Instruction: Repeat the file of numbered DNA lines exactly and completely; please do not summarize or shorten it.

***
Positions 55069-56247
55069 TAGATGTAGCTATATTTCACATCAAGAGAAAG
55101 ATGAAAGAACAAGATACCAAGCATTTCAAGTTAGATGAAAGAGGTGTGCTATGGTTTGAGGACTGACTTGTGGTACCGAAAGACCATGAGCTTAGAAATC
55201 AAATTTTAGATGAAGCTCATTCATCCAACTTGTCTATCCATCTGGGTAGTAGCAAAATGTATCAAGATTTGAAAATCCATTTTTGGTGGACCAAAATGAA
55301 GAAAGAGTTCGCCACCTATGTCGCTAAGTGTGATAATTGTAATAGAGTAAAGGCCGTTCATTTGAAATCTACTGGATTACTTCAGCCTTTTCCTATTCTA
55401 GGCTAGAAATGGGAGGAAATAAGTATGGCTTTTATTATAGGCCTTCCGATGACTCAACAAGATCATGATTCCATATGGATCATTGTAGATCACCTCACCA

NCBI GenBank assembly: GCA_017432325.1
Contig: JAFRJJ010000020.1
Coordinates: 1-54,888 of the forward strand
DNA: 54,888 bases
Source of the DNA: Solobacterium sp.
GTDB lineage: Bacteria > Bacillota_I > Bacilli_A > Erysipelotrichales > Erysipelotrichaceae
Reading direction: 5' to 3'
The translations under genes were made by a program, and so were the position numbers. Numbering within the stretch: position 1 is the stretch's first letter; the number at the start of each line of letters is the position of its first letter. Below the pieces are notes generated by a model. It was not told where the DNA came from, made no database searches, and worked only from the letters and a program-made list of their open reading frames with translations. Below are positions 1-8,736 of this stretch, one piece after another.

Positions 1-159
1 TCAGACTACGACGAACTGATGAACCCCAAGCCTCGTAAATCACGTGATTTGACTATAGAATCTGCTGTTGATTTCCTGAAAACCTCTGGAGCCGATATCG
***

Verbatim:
Positions 55069-56247
55069 TAGATGTAGCTATATTTCACATCAAGAGAAAG
55101 ATGAAAGAACAAGATACCAAGCATTTCAAGTTAGATGAAAGAGGTGTGCTATGGTTTGAGGACTGACTTGTGGTACCGAAAGACCATGAGCTTAGAAATC
55201 AAATTTTAGATGAAGCTCATTCATCCAACTTGTCTATCCATCTGGGTAGTAGCAAAATGTATCAAGATTTGAAAATCCATTTTTGGTGGACCAAAATGAA
55301 GAAAGAGTTCGCCACCTATGTCGCTAAGTGTGATAATTGTAATAGAGTAAAGGCCGTTCATTTGAAATCTACTGGATTACTTCAGCCTTTTCCTATTCTA
55401 GGCTAGAAATGGGAGGAAATAAGTATGGCTTTTATTATAGGCCTTCCGATGACTCAACAAGATCATGATTCCATATGGATCATTGTAGATCACCTCACCA

NCBI GenBank assembly: GCA_017432325.1
Contig: JAFRJJ010000020.1
Coordinates: 1-54,888 of the forward strand
DNA: 54,888 bases
Source of the DNA: Solobacterium sp.
GTDB lineage: Bacteria > Bacillota_I > Bacilli_A > Erysipelotrichales > Erysipelotrichaceae
Reading direction: 5' to 3'
The translations under genes were made by a program, and so were the position numbers. Numbering within the stretch: position 1 is the stretch's first letter; the number at the start of each line of letters is the position of its first letter. Below the pieces are notes generated by a model. It was not told where the DNA came from, made no database searches, and worked only from the letters and a program-made list of their open reading frames with translations. Below are positions 1-8,736 of this stretch, one piece after another.

Positions 1-159
1 TCAGACTACGACGAACTGATGAACCCCAAGCCTCGTAAATCACGTGATTTGACTATAGAATCTGCTGTTGATTTCCTGAAAACCTCTGGAGCCGATATCG